March 15, 2013 / 8:37 PM / 5 years ago

Speculators turn bearish on US 10-year bond futures

March 15 (Reuters) - Speculators turned bearish on bets on
U.S. 10-year Treasury futures in the latest week, as
surprisingly strong economic data stoked bids for stocks,
pushing them toward record highs and reducing the appeal of
bonds, according to Commodity Futures Trading Commission data
released on Friday.
    But bond prices remained resilient, as some investors, who
had expected a further decline 10-year Treasury prices this
week, were caught flat-footed. They scrambled to buy bonds on
the open market to exit their short bets, traders and analysts
    The amount of bearish or short positions in 10-year Treasury
futures from speculators exceeded long or bullish positions by
57,346 contracts on Tuesday, according to the CFTC's latest
Commitments of Traders data.  
    A week ago, there were 76,818 more longs in 10-year T-note
futures than shorts. 
    This was first time since early August that there were more
speculative short positions in the 10-year T-notes than long
ones. This weekly net drop in speculative positions was the
largest in almost 14 months.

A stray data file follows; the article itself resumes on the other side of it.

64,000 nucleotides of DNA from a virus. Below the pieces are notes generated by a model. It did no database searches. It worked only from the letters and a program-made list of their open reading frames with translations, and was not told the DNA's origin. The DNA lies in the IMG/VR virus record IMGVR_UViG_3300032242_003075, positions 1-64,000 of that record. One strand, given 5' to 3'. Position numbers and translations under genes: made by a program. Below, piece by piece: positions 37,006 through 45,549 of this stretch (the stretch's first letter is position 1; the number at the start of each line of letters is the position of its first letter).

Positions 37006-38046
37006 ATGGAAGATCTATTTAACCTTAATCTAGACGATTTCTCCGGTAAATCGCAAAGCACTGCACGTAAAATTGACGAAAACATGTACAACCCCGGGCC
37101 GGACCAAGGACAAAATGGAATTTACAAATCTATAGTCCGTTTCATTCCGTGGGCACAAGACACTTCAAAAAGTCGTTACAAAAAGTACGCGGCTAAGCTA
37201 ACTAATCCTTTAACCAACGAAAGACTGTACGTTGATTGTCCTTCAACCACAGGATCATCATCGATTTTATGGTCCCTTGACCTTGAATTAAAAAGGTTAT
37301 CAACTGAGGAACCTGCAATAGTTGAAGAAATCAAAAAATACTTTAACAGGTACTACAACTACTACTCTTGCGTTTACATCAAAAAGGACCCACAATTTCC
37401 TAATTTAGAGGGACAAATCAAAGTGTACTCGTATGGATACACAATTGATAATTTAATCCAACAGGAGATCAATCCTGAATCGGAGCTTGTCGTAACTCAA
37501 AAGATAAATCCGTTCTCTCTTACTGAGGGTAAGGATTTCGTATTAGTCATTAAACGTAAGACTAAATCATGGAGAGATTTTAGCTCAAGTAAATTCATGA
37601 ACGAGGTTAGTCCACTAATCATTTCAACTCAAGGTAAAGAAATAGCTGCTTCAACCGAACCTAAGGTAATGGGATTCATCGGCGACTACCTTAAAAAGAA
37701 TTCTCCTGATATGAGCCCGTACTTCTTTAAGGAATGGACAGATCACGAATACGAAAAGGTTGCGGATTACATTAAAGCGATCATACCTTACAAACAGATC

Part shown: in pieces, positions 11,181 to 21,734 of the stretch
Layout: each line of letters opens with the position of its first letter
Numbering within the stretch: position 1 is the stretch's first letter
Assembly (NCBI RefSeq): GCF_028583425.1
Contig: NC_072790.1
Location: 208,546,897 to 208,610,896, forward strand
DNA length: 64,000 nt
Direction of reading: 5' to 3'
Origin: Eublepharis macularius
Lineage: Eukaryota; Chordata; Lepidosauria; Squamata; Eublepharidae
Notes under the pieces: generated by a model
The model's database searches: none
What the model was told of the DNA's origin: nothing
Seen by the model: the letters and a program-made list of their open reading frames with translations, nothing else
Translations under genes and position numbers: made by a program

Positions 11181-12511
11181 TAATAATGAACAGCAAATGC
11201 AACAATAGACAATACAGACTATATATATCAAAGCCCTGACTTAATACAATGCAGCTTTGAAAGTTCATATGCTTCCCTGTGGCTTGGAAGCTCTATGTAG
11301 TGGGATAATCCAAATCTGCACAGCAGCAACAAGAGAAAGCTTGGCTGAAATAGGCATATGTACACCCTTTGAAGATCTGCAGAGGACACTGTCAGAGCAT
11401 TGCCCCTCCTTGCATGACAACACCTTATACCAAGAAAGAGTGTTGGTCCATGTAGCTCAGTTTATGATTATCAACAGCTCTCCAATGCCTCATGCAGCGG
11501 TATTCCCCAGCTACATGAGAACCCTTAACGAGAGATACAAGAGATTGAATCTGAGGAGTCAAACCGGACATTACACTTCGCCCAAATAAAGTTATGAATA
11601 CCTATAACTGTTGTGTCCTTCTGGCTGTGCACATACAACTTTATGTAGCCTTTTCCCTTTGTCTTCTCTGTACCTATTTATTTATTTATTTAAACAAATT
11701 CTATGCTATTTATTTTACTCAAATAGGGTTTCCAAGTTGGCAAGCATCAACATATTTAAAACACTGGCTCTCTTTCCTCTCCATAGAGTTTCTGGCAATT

The dramatic shift into bearish territory supported a factor
some traders said was behind a surge in incomplete or failed
Treasuries trades this week. This led the U.S. Treasury
Department on Friday to call on institutions holding a large
amount of benchmark Treasury notes to provide information on
their positions following a week in which there was unusual
activity in market. 
    On Friday, June 10-year Treasury futures  
closed 13/32 higher at 130-29/32 after losing about 1-1/2 points
the previous week.
    The yield on cash 10-year Treasury notes 
finished down about 5 basis points at 1.99 percent after rising
to its highest level in 11 months a week ago after a
surprisingly strong report on U.S. hirings in February.  
    The U.S. Labor Department said last Friday that U.S.
employers added 236,000 workers last month, more than 160,000
forecast by economists. The jobless rate unexpected fell to 7.7
percent from 7.9 percent in January.
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